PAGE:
Table 2 shows the number of TBAs in each knowledge level category pre and post intervention. While in the pre intervention period, the majority of the TBAs had a moderate level of immunization knowledge (58·9%), in the post intervention, the majority of the TBAs had a good level of immunization knowledge (71·1%). In the pre intervention period, there was no association (p > ·05) between the level of knowledge of the TBAs and the zones they reside and practice but post intervention, there appeared to be an association (p = ·027). Okigwe zone had the highest number of TBAs with an increase in knowledge level (Fig. 1).
Table 3 shows the effect of the intervention using a paired sample t test analysis. There was a statistically significant increase in the TBA’s knowledge of immunization overall and across the zones after the workshop intervention (p < ·05).
Table 4 shows the number of TBAs in each level of attitude category pre and post intervention. Majority of TBAs in the pre (71·1%) and post (82·2%) intervention periods, had a good level attitude towards immunization. However, in both the pre and post intervention periods, there were no associations (p > ·05) between the level of attitude of the TBAs and the zones they reside and practice. Orlu zone had the highest number of TBAs with an increase in attitude levels while Okigwe zone had the highest number of TBAs with no change in attitude levels after the intervention (Fig. 2).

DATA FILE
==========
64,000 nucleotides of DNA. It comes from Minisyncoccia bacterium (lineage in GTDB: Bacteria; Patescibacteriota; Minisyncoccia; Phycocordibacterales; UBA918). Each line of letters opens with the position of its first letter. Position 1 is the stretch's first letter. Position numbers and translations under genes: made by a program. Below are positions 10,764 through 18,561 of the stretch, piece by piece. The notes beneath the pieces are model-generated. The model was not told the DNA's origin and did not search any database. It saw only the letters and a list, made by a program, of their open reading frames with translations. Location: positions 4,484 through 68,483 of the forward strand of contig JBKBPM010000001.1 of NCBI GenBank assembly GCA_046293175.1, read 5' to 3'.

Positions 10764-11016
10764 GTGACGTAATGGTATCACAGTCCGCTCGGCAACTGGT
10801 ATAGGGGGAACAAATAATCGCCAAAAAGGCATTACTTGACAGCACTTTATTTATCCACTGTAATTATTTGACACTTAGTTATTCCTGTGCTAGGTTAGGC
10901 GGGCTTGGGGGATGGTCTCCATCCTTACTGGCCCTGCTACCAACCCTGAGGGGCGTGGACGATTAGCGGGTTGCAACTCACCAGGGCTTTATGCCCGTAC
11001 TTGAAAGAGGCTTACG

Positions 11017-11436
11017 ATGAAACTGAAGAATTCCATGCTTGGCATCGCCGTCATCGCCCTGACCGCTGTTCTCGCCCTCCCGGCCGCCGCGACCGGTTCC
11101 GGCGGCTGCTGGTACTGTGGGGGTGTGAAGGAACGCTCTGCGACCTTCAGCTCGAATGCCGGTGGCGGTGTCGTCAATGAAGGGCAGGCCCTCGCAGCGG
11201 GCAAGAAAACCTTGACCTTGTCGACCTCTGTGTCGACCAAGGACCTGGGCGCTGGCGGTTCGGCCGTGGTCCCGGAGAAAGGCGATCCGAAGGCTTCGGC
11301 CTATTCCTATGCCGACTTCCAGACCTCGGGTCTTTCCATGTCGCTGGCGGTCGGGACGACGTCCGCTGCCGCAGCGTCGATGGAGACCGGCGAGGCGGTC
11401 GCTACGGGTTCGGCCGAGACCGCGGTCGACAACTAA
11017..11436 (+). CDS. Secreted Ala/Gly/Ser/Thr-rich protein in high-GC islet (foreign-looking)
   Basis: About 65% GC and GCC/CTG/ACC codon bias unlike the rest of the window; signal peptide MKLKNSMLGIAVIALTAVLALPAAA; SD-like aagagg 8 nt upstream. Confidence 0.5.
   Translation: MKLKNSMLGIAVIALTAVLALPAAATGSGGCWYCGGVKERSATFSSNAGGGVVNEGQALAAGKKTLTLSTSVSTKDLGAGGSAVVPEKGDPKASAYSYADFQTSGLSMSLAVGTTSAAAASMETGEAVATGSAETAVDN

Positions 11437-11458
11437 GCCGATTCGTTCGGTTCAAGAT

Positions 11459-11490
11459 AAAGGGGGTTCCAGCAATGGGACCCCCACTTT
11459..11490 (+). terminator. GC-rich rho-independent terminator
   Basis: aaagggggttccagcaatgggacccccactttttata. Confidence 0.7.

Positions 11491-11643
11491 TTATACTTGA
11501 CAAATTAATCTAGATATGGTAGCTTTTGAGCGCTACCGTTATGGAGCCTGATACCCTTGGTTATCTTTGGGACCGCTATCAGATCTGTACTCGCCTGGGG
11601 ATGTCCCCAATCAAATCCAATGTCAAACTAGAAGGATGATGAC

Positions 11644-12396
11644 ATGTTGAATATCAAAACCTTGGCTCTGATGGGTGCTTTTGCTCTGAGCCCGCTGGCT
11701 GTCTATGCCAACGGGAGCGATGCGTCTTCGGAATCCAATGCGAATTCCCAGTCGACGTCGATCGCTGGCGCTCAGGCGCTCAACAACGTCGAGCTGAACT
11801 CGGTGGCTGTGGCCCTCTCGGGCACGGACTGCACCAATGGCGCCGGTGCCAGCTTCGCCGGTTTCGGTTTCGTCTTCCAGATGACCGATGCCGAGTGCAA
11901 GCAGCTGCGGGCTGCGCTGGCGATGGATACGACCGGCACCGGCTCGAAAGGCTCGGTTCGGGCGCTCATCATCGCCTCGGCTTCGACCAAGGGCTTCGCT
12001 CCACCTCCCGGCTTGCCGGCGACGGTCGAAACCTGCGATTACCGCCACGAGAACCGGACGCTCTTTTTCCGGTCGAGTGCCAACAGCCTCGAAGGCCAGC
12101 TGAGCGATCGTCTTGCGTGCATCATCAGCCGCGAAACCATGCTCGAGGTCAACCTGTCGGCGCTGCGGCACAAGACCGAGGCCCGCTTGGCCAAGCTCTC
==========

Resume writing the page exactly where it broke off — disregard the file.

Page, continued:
Table 5 shows the effect of the intervention on the level of attitude using a paired sample t test analysis. After the intervention, there were statistically significant increases in positive attitude towards immunization among TBAs residing and practicing in Orlu and Okigwe zones. However, overall, the increase in positive attitude was not statistically significant (p = ·080). In Fig. 3, it was observed that, most TBAs in the pre-intervention period, only “sometimes” inform their clients about immunization but in the post intervention period all the TBAs were now willing to “always” inform their clients about immunization.